Given the substantial compensation American Bankers receive one might expect the increased non-interest income to come via trading, investment banking or the recently allowed insurance and brokerage activities, but this is not the case. Service charges on deposit accounts earn US Banks more than trading, investment banking, insurance, or brokerage in every year for which I have data. The lowly paid back office workers, in other words, generate much more income than the highly paid traders.

Admittedly, as I learned at Chase, there are indirect benefits to having a trading desk (and other financial services). Trading, for example, requires a cash deposit which will not only generate its own set of fees but also increase lending by whatever multiple the bank deems prudent.

Regardless, in the aggregate, US bank trading profits (exclusive of employee expense) have never exceeded 10% of net interest income. And the banks haven't even begun to unwind their derivatives portfolios, an event which may well push the absolute value of trading income above that of interest income for a year or two. I suspect in the not too distant future the wisdom of bank trading will be seen as pure folly. The NIMBY (Not In My Back Yard) movement which drove, e.g. chemical processing, off to foreign lands will soon, I believe, drive trading from Banks.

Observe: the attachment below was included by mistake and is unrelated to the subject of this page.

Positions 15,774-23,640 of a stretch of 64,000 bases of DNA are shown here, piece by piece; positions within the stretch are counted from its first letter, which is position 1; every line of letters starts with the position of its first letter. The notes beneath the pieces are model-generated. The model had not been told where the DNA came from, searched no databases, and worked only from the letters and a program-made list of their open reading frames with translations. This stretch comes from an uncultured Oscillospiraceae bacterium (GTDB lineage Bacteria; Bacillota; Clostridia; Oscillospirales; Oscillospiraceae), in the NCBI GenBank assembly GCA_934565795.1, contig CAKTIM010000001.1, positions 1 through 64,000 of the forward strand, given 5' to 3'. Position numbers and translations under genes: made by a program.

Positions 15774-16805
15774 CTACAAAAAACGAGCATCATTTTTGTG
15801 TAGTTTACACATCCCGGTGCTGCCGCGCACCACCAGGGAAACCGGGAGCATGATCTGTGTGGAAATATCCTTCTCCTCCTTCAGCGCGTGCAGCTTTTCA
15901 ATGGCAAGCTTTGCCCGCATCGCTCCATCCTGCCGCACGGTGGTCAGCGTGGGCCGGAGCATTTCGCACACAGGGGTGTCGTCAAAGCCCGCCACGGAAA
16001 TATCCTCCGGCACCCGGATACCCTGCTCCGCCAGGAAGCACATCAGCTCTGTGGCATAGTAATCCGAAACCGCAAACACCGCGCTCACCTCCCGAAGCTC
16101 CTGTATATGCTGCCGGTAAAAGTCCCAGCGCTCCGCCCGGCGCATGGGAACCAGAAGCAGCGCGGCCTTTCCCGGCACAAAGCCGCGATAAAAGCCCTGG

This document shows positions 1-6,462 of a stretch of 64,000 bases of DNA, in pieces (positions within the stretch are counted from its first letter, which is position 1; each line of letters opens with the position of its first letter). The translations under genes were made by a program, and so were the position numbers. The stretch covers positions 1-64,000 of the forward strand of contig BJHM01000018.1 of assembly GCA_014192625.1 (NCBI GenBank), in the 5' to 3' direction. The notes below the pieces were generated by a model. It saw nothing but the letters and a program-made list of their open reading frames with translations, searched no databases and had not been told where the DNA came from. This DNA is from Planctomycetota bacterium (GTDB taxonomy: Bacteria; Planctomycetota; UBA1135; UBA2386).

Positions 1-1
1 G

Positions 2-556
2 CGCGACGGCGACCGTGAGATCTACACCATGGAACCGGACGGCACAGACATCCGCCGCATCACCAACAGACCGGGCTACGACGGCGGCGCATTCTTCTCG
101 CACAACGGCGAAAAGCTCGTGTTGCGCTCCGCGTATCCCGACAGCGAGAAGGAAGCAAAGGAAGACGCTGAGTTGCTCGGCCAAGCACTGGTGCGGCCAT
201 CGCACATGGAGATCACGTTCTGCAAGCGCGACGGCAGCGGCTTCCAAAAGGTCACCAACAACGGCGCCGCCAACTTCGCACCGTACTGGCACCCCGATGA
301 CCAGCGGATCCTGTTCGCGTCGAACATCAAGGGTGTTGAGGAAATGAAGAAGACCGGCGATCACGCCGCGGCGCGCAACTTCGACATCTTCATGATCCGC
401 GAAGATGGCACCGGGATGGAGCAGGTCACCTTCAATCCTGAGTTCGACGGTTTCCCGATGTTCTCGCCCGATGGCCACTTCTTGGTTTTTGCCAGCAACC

Moving on to larger streams, the biggest line item in the FDIC's breakdown of non-interest income is obscurely titled "additional non-interest income." The FDIC defines this as:

 All non interest income of the bank not required to be reported elsewhere, including (but exclusive to):